Through cracked mirrors I see beautiful girls eat cheesy chips skewered with Matlows drumsticks. "Tek ‘nt feet of ‘nt table" suggests the big man with the suit. I am Tony Montana as I stretch my arms above the leather-plastic upholstery. The smell of one hundred perfumes fills my nostrils and temporarily replaces the acrid stench of a spew-and-red-bull-soaked carpet that bites the back of my throat. I sit, smoke and stare at the flux of jolly students as they jest, laugh and bicker.
As I tilt my head back I feel as though I have happened upon a David Lynch set, what with the yellow/black chequerboard roof, and the red plastic trees. In a sharp movement, the sensation such décor affords is replaced with the thought that my days on this sofa are numbered.
My realisation ignites a bout of nostalgia. In York, where the men call you "fella" and the women call you "love", I have spent the most tender of my years: indulging in gentle reverie and sporadic hedonism, three years have been but a gust of wind. The storm has left in it’s wake memories, some obliterated, some faded, and some as strong as the day they were born.
I recall vividly our pseudo-rebellious antics of our first summer term. Golf balls through windows, a roof-top chase with porters in pursuit, smoking the devils weed in early morning corridors, and then there was the goose. The act of retribution gone wrong: they had intended to capture a duck. Instead, from the standard-issue blanket, an altogether more dangerous orange-beaked-beast was let loose in my dear friends C-block room. It bit, hissed and shat as it bounced off his walls in a fit of terror.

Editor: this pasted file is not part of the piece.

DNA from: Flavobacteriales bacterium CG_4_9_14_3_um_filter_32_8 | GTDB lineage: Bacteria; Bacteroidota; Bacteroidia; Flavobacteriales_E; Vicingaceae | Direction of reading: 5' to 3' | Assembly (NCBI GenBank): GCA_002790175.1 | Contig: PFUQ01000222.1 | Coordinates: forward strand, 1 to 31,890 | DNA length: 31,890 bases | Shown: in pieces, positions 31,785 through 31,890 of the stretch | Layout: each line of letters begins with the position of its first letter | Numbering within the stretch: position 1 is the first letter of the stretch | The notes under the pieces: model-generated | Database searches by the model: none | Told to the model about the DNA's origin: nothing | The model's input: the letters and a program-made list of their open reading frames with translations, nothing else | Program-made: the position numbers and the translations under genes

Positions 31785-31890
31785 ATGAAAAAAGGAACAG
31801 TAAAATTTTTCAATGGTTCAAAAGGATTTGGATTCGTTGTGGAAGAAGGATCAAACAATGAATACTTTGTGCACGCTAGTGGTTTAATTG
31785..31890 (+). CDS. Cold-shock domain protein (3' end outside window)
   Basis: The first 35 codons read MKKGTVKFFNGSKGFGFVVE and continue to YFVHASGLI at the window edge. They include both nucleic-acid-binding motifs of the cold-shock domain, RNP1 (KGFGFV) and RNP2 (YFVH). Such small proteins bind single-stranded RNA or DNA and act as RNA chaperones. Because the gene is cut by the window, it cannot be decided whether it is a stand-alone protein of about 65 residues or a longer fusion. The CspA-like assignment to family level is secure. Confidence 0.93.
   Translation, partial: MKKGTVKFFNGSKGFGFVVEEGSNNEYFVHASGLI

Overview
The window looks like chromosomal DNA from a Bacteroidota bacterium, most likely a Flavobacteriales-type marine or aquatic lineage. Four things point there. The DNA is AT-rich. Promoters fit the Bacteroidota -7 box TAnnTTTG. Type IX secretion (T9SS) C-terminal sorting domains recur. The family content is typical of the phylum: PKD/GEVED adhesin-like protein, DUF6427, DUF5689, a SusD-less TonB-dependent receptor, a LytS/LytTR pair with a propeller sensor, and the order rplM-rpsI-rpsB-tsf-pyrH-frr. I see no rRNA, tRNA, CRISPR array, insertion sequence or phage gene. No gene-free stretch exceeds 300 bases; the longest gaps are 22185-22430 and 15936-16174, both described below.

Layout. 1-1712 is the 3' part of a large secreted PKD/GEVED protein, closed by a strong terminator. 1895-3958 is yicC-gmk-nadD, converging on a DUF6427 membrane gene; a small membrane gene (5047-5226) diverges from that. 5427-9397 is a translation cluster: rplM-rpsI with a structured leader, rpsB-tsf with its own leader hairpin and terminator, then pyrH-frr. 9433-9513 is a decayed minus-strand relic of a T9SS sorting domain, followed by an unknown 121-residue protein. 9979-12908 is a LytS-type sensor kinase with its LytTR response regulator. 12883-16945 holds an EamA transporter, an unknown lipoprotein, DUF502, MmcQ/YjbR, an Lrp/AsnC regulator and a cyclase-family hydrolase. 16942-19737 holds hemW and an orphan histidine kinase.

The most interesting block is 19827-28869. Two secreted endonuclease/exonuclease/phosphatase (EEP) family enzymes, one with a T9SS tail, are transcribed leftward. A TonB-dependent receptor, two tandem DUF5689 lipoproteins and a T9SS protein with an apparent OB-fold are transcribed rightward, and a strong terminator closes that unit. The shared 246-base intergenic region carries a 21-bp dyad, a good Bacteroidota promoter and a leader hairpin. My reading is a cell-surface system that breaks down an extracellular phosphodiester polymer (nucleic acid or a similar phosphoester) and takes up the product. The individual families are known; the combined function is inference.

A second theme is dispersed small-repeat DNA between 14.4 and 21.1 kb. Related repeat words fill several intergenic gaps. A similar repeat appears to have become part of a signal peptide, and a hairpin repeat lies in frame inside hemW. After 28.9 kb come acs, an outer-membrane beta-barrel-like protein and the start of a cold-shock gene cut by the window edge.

More hazily I remember writing an assessed essay with the candy-floss aroma of Amsterdam skunk floating by the dormitory window. "Take it with you" they had said, as I cited my workload as reason to decline the offer of a free trip to Amsterdam. So I did, and if I remember correctly, wrote a pretty good essay on that crisp Saturday afternoon, with only the relaxed hubbub of the street below, and the laughing chambermaids to distract me.
Memories stir like the picture of a red-room in Ziggy’s. I see cheap drinks. Lots of them, all sweet and sticky: they keep you awake all night and into the morning but they make your stomach burn. Night after night after night rolls into one when I think of such places.
As I sit here in Toffs, with friends gathered at a round table, I realise that one day tomorrow will come, and it will be over. I will think back and long for these days to return, wishing that I can do it all over again. There must have been so much that I didn’t do here.
A friend from home, when explaining his early experiences of studying in London, said it was if "…there are diamonds falling from the sky, and I am desperately trying to catch them, but no matter how fast I move my hands, I still miss them, and still they slip through my fingers." It appeared to me at the time that his sentiment is central to the sensation of youth. I guess the trick is just to let them fall around you, catching the few that you can on your way, and to cherish the feel of those that your hand has known.